Yassin said, “In February 2014, the launching of the renovation operations was announced, and we prepared plans to manage the site, restore it and make it operational. The restoration activities began at the end of February [of this year] and are expected to end at the onset of 2018. The project spans four years and will cost 3 million euros [$3.26 million], and the United Nations Development Program will execute it.”

The restoration activities are based on an in-depth study with various parties that wanted to preserve the original nature of the location.

Yassin said a comprehensive plan was developed to operate the shrine. A bidding process began with the private sector, and one organization is to be chosen at the end of March to execute the project. He said the plan includes building 86 hotels, a restaurant and an interactive museum in the surroundings of the shrine, in addition to a workshop hall and a multipurpose room to encourage local and foreign tourism.

He said, “We have referred this plan to the private sector because the public sector alone cannot manage the operations and fund the project. Besides, the government seeks to boost the private sector, offer new job opportunities and revive the economy.”

Yassin said the ministry wants to achieve several goals at the same time. It wants to implement the plans to renovate archaeological sites to preserve them, rekindle their initial role and promote their historical and cultural importance to contribute to highlighting national identity.

Yassin also said, “We will work on preparing promotional plans for the shrine, in partnership with the operating party that will be chosen. In the past two years, the number of Muslim tourists increased. More than 2 million tourists visited the Palestinian territories in 2016, and Turkish tourists visiting the shrine reached 100,000 in 2015, in addition to thousands of other visitors from Arab and Western countries.” 

Muhannad Helo, the general director of the Department of Endowments in Jericho, told Al-Monitor that the ministry wants to renovate the shrine to preserve its political significance. Under the Oslo Accord, it is located in Area A, which is under complete security and civil control of the Palestinian Authority. But the shrine’s entrance is in Area C, which is under Israeli civil and security control.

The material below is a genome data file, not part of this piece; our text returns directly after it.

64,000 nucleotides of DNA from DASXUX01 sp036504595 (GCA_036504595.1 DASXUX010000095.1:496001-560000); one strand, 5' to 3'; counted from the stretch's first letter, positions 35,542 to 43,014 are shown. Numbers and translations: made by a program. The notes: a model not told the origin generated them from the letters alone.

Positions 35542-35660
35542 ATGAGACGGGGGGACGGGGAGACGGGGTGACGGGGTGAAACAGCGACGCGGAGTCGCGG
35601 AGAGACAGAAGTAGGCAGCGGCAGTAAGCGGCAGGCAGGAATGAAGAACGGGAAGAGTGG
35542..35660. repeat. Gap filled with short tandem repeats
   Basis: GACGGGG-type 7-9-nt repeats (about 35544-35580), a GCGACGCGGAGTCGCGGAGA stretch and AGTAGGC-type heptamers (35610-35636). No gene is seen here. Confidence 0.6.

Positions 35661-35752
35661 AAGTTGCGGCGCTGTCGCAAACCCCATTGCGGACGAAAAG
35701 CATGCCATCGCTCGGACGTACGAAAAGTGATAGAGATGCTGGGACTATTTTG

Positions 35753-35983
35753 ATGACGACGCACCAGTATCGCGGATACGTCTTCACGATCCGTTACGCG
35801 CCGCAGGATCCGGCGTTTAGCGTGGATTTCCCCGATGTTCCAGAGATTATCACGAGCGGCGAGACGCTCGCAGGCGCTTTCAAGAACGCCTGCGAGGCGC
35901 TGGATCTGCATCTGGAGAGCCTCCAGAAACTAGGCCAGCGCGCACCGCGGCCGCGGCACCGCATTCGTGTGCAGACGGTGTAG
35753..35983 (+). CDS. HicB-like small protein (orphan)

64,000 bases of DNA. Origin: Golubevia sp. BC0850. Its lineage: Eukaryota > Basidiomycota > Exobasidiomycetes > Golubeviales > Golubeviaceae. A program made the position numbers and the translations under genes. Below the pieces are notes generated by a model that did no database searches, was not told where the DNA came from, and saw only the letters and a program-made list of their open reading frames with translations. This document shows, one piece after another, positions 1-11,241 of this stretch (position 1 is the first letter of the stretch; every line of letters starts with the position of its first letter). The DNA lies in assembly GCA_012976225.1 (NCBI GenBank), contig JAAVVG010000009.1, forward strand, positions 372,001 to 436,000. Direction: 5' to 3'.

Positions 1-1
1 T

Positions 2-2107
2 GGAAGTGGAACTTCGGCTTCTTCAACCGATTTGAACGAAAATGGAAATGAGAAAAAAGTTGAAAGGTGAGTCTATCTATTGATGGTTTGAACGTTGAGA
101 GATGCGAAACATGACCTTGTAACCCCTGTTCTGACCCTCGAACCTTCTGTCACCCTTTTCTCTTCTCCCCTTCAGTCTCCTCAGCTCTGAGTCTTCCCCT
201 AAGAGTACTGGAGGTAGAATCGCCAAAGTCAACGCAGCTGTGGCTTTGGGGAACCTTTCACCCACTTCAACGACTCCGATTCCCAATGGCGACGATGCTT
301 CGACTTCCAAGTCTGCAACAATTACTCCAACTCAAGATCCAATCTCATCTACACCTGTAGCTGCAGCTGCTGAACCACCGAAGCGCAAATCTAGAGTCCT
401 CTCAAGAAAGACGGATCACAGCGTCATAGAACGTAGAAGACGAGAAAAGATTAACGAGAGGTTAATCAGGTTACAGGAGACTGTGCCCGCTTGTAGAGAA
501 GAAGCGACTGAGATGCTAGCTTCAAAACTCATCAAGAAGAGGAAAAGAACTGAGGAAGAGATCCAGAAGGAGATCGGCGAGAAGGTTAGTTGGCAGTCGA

Helo said the only obstacle facing the renovation operations comes from Israel because Palestinian officials constantly need Israeli approval and permits to establish and connect power and water lines and to allow the entry of materials. He denied that there were any technical obstacles facing the project and lauded the skills of the renovators.

Economic analyst Anwar Abu al-Rabb told Al-Monitor that the renovation operations are important in terms of attracting foreign and domestic tourism and in stimulating the Palestinian economy, which largely relies on tourism. He said Palestinian culture abounds with Arab and Islamic gems that offer it a significant competitive asset.

Abu al-Rabb said that political instability in the region has reduced the number of tourists. Most of the tourists visiting the Palestinian territories limit themselves to certain places during the day. Their initial stay is in Israel, where they spend most of their trip. He said tourism's contribution to the gross domestic product remains limited.

However, Abu al-Rabb said Palestinians must not surrender to the political stalemate and instead should find a way to resolve it and to create stability in order to boost tourism. He called for making plans to promote Palestinian historical and archaeological sites at a global level and reiterated the importance of operating the shrine to provide job opportunities and reduce unemployment that was estimated at 26% in 2016 in the Palestinian territories, according to the Palestinian Central Bureau of Statistics.